Even before Wisconsin fell to Purdue, chances were remote that the Badgers would grab a Big Ten regular season championship this year. But with the easiest schedule among contenders, there was rational hope.
Caution be damned, that rational hope turned into irrational excitement for some of us. Daydreaming of tiebreaker scenarios for the top seed at the United Center and a No. 3 seed in the NCAA tournament? Yes, it happened.
It is hard to put into words exactly what UW's loss to the Boilermakers did to me personally, but you probably felt it too. After all the talk about how terrible the Badgers were early on, it seemed like everyone got just a little too high on the team after wins over Indiana and Michigan. The Purdue loss just validated that kernel of doubt we were all trying to suppress.
This was the same team that couldn't get out of its own way against Michigan State, got blown out in the first half by Iowa and propped up a home win over Illinois like some kind of masterpiece.
But things fall apart. And it happens to many, not only Wisconsin (20-9, 11-5 Big Ten).
Ask Indiana, which also just lost unexpectedly on Senior Night, two days after Wisconsin did. Ask Michigan, which lost to lowly Penn State.
Or you could ask Michigan State, Wisconsin's opponent Thursday night at 8 p.m. At the end of the day back on February 17, the Spartans (22-7, 11-5) were in a tie with Indiana atop the Big Ten standings at 11-2. They knew they had a tough road ahead, but with a two-game cushion over the pack, Michigan State was back.
Oops. That was before junior guard Keith Appling's struggles began. And before the team's 3-point shooting fell off a cliff.
Appling has a assist-to-turnover ratio of 8:9 over the past three games against Michigan, Ohio State and Indiana (and four turnovers against Nebraska before that). Plus, he got torched by Aaron Craft offensively down the stretch.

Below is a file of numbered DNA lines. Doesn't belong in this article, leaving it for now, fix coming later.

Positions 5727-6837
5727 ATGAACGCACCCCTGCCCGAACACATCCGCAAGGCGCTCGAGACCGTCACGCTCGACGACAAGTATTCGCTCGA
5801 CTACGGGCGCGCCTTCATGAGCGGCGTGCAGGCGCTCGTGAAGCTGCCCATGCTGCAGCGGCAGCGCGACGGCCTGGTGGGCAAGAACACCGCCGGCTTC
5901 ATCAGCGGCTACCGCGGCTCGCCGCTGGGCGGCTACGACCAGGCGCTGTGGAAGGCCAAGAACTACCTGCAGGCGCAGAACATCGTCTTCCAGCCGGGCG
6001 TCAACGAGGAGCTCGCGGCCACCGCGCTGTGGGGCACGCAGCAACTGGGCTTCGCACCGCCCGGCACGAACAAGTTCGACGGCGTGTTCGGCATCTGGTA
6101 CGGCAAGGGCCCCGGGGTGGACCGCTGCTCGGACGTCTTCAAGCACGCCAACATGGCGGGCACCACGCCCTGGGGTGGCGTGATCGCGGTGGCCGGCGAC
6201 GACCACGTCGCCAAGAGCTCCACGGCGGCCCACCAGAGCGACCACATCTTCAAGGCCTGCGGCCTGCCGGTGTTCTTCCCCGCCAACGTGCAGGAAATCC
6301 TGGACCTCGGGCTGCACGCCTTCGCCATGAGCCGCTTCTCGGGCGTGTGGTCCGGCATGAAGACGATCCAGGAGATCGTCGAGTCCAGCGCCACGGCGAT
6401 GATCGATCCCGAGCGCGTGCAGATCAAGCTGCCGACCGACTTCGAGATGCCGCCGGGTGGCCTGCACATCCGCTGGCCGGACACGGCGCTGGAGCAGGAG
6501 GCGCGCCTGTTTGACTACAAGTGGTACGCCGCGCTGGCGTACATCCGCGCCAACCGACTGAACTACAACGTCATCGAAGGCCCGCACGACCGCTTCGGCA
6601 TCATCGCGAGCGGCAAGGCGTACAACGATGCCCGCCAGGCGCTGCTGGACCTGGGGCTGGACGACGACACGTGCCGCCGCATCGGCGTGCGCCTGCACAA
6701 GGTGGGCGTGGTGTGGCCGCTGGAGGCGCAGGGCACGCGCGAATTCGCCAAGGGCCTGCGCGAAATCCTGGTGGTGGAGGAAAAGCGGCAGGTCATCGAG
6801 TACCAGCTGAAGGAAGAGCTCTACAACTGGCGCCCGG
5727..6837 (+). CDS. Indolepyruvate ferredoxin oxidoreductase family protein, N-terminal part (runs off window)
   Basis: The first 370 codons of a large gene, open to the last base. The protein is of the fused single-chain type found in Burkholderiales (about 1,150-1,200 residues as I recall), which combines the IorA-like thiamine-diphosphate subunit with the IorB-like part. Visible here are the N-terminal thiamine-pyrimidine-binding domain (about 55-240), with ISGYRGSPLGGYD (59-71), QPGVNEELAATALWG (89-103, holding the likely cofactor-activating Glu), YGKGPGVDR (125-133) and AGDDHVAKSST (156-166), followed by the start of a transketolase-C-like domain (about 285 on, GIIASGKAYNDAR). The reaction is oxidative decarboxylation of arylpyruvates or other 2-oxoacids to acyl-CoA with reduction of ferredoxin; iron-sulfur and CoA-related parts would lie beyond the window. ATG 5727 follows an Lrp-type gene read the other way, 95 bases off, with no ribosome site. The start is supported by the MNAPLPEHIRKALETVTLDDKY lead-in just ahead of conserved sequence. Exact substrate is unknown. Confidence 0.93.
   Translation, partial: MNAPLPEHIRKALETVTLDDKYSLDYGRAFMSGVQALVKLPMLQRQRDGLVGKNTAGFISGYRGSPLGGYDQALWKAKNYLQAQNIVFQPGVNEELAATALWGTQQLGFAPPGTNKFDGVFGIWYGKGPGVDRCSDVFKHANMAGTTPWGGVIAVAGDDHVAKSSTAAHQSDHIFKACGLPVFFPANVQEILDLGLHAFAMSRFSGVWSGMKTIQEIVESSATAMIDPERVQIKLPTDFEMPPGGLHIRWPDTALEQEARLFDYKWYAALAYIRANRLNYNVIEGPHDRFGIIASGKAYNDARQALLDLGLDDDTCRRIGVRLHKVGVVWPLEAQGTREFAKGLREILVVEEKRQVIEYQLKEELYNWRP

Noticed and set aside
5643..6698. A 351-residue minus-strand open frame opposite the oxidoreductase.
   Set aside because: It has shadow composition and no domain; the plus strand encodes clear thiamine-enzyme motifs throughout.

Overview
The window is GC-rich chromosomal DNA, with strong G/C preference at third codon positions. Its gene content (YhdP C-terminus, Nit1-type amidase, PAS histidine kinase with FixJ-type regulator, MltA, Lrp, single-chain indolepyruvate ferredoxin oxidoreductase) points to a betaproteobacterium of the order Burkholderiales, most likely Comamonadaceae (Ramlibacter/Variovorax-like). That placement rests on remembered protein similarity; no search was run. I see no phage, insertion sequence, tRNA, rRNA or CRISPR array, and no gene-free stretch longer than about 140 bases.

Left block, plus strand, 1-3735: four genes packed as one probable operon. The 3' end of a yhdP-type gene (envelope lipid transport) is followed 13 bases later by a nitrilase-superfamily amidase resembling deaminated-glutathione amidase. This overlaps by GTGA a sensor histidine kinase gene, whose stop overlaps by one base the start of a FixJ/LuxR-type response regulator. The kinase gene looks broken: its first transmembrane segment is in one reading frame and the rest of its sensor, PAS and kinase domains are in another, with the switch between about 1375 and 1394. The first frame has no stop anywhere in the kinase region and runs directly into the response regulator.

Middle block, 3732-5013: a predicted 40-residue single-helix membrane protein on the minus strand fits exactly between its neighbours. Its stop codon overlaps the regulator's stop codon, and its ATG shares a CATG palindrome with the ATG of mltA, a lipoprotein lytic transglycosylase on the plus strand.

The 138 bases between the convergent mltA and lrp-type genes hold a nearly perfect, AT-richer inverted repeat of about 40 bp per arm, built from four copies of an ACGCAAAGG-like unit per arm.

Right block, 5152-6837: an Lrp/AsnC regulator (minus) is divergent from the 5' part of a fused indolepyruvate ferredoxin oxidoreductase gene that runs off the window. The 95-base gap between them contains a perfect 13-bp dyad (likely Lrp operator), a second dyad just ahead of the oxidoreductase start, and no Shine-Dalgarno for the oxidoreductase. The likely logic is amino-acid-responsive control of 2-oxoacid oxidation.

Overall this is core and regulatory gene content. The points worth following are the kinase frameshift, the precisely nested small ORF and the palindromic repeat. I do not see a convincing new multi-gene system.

Following Appling's lead (0-for-9), Michigan State has shot terribly from long distance during this three-game losing streak against top-flight conference opponents, hitting just 12-of-48 (25 percent) on threes.
The Badgers, typically stellar guarding against 3-pointers, allowed D.J. Byrd to go HAM at the Kohl Center. Granted, some of the looks were well-covered, but for a team with the best 3-point field goal defense in Big Ten play (28.4 percent), the defensive performance was a major culprit in the loss.
Allowing the Spartans to do anything similar in East Lansing will be a death sentence. Michigan State is sneakily the second-best 3-point shooting squad in conference play at 36.7 percent, behind only Indiana.
One big reason is Gary Harris, the leading candidate for Big Ten Freshman of the Year. Harris might be the most consistent offensive force for Tom Izzo, pumping in 42.2 percent of his treys and taking the highest percentage of shots on the team, which gives the rookie the best offensive rating among MSU players.
Conversely, UW is touting its own freshman standout, Sam Dekker, for Sixth Man of the Year as he's grown from bit player to a legitimate offensive firecracker. Dekker is averaging 13 ppg over his last six, but more impressively has kept his shooting percentage high (59 percent) while playing almost 24 minutes per game over that span.
Until Jared Berggren or Mike Bruesewitz wakes up on the offensive end, Dekker's ability to score from all spots on the floor is one of the few ways Wisconsin can keep the Spartan defense honest. And it goes without saying that the rebounding has to be up to snuff as well, which will be especially challenging at the Breslin Center as always.
While technically both teams are still playing for the chance at a share of a Big Ten title, this game becomes more about what the loser might not get ... namely, a first-round bye in the Big Ten tournament. And talk about a double-whammy: the loser could also be the only upper tier team left out of a four-way tie for the conference title in the scenario where Michigan beats Indiana.
For Wisconsin this might hit home a little more (losing to Michigan State and Michigan beating Indiana) because it would almost certainly snap Bo Ryan's streak of top four league finishes and put them in a Thursday game next week in Chicago. For all our Spanish-speaking readers out there, this situation is "muy mal."
If instead Michigan loses to IU, both Wisconsin and Michigan State are assured of a first-round bye, but have no shot at the trophy. While Michigan State has zero chance of gaining the No. 1 seed, Wisconsin has one scenario left that would do the trick, thanks to its advantageous head-to-head record against Michigan and Indiana.
But really neither side can afford to lose, lest they move a half-step closer to the dreaded Minnesota-Illinois-Iowa axis of mediocrity.
Projected Starting Lineups
|Jared Berggren, Sr.||C||Derrick Nix, Sr.|
|Mike Bruesewitz, Sr.||F||Adreian Payne, Jr.|
|Ryan Evans, Sr.||F||Branden Dawson, So.|
|Ben Brust, Jr.||G||Gary Harris, Fr.|
|Traevon Jackson, So.||G||Keith Appling, Jr.|
KenPom win probability: 39% (59-57 W) 61 possessions
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